Legendary Russian rocker Yuri Shevchuk, the frontman of the band DDT, has been slapped with a misdemeanor cost for railing in opposition to the battle in Ukraine and mockingly calling President Vladimir Putin “Caesar” throughout a current live performance.
The outspoken 65-year-old musician was performing in Ufa, Russia, on Might 18 when he paused the present on the “Ufa-Enviornment” venue and addressed the viewers.
Shevchuk questioned the goals of the battle, quickly getting into its fourth month, and why “Russian and Ukrainian youths are dying,” as seen in cellphone footage that has been making the rounds on social media.
“Aged folks, girls and youngsters are dying for some type of Napoleonic plans of our subsequent Caesar, sure?” he mentioned from the stage, drawing raucous cheers and applause from his followers.
“The motherland, my buddies, is just not the a– of a president that it’s a must to always lick and kiss,” he continued. “The motherland is a poor grandmother promoting potatoes on the practice station. That’s the motherland.”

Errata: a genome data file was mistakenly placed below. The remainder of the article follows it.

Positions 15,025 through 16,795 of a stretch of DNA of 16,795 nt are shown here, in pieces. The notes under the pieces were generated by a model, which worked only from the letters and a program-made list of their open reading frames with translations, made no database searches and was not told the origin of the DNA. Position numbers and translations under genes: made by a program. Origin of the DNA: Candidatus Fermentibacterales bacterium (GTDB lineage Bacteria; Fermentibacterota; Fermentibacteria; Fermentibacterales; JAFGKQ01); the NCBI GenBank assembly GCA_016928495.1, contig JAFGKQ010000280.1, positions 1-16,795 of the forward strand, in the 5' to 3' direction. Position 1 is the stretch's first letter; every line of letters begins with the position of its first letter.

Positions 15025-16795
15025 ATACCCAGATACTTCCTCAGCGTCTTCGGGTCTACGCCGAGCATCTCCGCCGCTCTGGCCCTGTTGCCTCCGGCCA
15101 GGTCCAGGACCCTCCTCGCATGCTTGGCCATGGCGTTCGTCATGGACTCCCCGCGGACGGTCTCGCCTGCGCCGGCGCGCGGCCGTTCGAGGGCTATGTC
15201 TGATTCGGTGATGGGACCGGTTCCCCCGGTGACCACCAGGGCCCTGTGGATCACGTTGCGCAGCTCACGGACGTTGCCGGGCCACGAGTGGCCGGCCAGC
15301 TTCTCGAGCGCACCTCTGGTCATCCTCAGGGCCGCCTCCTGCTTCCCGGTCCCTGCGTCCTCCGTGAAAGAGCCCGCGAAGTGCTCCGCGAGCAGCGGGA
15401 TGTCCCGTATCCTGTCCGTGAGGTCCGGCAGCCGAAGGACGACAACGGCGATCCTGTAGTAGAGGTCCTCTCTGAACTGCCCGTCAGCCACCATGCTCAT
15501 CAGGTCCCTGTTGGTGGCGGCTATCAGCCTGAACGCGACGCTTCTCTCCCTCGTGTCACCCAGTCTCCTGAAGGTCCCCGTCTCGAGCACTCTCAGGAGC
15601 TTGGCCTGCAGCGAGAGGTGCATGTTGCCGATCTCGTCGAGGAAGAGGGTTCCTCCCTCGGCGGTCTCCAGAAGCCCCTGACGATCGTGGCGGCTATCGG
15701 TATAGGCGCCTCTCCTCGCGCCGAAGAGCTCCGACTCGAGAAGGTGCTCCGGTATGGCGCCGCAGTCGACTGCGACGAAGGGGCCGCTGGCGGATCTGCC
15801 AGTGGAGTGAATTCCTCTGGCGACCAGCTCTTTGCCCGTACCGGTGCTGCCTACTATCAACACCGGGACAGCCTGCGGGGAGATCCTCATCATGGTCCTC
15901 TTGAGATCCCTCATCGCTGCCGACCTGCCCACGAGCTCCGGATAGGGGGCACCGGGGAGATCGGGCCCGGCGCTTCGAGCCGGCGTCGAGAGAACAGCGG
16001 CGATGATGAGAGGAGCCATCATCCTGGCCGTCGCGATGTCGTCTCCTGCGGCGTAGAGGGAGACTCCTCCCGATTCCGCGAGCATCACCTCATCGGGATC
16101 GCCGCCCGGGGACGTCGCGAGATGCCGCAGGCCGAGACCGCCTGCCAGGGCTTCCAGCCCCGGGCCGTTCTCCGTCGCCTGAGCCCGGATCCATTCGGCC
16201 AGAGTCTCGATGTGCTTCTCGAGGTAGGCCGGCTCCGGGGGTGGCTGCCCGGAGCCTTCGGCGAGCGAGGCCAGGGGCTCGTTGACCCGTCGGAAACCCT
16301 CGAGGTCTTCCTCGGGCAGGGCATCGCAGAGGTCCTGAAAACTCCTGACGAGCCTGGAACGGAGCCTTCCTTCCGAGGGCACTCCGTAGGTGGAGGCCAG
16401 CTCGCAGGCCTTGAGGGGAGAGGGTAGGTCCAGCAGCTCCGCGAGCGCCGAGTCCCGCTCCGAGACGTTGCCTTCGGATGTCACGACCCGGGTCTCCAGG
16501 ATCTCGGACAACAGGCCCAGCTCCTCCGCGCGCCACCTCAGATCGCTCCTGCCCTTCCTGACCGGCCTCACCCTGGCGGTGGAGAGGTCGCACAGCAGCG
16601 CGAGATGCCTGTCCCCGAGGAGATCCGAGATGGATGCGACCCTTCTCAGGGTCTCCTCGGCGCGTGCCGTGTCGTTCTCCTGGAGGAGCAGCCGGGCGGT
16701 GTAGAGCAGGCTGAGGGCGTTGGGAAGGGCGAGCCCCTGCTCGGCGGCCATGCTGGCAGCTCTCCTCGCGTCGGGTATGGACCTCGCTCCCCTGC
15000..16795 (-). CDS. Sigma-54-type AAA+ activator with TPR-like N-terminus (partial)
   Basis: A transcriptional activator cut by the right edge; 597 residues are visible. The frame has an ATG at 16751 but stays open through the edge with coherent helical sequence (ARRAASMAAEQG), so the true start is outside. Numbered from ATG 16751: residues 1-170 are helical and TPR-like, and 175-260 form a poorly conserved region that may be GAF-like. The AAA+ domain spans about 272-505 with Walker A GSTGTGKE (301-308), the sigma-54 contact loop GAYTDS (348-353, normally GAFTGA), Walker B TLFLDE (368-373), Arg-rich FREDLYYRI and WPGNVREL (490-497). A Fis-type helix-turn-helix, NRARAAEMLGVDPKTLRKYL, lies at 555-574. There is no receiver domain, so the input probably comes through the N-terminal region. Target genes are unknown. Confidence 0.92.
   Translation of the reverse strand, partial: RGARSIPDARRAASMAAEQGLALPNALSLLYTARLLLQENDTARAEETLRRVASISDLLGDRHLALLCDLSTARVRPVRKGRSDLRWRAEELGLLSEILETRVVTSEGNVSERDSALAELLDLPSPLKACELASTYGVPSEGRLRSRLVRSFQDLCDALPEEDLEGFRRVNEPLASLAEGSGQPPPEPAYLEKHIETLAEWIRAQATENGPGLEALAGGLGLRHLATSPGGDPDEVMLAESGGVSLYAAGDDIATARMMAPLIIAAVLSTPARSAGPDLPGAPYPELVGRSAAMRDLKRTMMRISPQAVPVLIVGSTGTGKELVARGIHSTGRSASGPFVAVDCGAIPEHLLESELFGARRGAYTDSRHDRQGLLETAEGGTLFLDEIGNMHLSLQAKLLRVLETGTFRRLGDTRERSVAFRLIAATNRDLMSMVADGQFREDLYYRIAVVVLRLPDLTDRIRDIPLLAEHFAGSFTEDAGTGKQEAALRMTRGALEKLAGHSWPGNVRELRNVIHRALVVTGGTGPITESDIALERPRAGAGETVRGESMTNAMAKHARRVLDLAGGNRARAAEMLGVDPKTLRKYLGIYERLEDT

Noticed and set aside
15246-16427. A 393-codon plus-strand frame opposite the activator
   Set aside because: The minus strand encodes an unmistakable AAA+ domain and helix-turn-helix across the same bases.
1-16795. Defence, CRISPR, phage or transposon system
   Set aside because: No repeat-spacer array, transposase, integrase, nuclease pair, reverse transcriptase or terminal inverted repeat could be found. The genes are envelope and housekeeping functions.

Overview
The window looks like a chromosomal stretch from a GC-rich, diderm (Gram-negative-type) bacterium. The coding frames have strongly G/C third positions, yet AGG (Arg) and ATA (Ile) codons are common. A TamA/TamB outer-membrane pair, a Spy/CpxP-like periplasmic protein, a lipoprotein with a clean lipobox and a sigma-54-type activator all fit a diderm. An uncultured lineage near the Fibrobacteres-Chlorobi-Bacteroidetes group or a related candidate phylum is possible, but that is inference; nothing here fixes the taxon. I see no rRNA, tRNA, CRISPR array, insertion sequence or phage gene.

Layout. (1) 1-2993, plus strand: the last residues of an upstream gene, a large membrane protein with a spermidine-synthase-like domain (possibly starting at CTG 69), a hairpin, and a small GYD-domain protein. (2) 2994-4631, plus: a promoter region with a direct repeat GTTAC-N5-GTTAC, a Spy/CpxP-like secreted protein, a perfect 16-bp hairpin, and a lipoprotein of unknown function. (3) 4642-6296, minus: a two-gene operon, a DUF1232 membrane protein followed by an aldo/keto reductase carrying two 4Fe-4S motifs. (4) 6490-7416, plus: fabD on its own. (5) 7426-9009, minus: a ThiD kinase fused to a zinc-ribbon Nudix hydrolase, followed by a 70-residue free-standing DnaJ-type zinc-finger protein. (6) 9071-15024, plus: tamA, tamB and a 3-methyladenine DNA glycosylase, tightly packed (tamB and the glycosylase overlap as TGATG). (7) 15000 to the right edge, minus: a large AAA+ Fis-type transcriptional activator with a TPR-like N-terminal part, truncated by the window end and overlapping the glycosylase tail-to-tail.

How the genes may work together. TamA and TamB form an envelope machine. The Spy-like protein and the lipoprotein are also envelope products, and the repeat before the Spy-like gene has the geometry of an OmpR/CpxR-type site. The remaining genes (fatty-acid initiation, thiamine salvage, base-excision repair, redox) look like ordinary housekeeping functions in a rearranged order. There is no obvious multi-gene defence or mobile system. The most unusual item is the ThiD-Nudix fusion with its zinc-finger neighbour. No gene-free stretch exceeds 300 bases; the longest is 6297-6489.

With out lacking a beat, Shevhuck then launched into DDT’s single titled “Love.”
On the conclusion of the live performance, native cops arrived at Shevchuk’s dressing room, barricaded the door and spent an hour grilling the beloved singer about “his remarks in regards to the battle and motherland,” in response to producer Radmir Usayev.
Usayev claimed that the officers initially needed to detain Shevchuk, however they finally issued him a quotation for “discrediting the armed forces of the Russian federation.”
If convicted of the misdemeanor, Shevchuk might face a superb of as much as 50,000 rubles, which equals $800.
After the battle started on Feb. 24, Russia handed a extra extreme legislation making the unfold of “faux information” in regards to the battle punishable by as much as 15 years in jail.
Radio Free Europe reported that in April, authorities within the Russian metropolis of Tyumen pulled the plug on a deliberate DDT live performance after Shevchuk refused to carry out on a stage adorned with an enormous “Z” — a logo of help for the battle in Ukraine.
With Publish Wires